By Kambale Musavuli
Two dominant forces have fueled the conflict in Congo: a weak presidential regime in Kinshasa that lacks legitimacy and an aggressive interventionist neighbor in Rwanda that seeks influence in Eastern Congo.
The United States must impose sanctions on top-level Rwandan and Ugandan officials while withholding military aid.
The response from the international community has not been commensurate with the dire conditions faced by the Congolese people. In spite of several United Nations reports that document the role that Congo’s neighbors (Rwanda and, to a lesser extent, Uganda) have played in arming, training and financing the destructive M23 proxy militia inside Congo, the reaction from the international community has been tepid at best and equivocal at worst.
For enduring peace to have a chance, two conditions must be met: First, a Congolese state responsive to the interests of its people and capable of exercising authority over the entire country must emerge; and second, there should be a nonviolent dismantling of the Rwandan-backed militias in Eastern Congo.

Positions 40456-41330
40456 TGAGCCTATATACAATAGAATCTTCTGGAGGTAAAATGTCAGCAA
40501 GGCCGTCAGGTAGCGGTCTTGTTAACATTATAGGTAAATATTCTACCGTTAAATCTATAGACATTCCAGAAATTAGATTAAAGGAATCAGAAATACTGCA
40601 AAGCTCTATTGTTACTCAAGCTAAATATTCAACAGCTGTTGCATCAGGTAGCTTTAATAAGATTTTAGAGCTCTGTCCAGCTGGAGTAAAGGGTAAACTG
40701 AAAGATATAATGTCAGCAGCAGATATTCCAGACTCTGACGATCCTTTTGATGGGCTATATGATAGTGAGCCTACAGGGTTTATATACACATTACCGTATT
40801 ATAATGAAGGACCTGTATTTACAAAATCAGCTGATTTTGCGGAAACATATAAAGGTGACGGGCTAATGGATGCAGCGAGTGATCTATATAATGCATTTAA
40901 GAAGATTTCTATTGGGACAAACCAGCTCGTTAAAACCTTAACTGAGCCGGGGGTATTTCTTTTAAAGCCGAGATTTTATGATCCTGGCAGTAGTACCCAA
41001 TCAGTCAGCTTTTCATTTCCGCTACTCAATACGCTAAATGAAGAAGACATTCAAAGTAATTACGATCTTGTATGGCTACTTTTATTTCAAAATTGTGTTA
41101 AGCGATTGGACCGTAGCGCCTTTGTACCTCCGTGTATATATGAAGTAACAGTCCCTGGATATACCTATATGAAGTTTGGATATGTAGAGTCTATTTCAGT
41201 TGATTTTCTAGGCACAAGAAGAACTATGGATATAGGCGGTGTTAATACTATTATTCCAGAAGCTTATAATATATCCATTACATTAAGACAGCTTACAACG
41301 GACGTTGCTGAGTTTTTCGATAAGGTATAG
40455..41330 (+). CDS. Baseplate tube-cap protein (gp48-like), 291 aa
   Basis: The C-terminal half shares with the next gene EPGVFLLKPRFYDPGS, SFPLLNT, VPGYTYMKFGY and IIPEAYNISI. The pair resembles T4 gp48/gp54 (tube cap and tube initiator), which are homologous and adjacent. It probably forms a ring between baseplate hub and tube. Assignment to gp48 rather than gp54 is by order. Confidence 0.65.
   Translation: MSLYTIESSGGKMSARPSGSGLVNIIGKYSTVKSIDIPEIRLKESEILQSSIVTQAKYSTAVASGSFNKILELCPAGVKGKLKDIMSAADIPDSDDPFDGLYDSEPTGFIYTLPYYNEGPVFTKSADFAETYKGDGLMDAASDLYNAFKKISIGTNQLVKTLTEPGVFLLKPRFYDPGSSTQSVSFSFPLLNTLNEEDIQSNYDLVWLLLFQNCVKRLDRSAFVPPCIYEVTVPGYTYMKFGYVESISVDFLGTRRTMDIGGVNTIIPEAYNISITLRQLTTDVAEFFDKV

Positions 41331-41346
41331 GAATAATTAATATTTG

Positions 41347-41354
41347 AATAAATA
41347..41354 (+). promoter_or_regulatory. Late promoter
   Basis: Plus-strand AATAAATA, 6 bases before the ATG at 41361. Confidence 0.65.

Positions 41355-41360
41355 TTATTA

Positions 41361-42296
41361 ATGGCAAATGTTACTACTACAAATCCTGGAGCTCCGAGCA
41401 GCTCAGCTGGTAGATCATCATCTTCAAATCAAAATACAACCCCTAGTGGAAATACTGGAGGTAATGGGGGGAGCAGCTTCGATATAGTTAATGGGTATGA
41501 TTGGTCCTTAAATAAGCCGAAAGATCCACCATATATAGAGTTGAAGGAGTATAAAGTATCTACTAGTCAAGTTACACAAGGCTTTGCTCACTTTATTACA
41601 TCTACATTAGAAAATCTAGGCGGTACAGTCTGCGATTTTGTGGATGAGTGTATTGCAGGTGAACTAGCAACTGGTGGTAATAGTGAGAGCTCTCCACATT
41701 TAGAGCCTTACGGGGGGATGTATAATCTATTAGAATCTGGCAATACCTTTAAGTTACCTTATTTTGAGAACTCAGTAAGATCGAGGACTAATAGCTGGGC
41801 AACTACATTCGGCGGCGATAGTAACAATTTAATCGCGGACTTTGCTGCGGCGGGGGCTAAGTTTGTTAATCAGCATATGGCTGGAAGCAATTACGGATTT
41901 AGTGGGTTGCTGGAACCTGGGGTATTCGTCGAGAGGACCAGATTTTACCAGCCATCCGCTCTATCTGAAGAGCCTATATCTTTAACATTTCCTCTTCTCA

The United States and other external players can help this happen by:
• Imposing sanctions on top-level Rwandan and Ugandan officials while withholding military aid.
• Bringing an end to Rwandan president Paul Kagame’s 16-year carte-blanche in the east of Congo. Implementing key provisions of the law (P.L. 109-456) that was sponsored by Senator Barack Obama in 2005 would be a step in the right direction.
• Ceasing the militarization and support of strongmen in the region that date to the Clinton administration. President Obama must live up to his Ghana speech and fall squarely on the side of democracy and strong institutions as opposed to militarism and strongmen.
Source: New York Times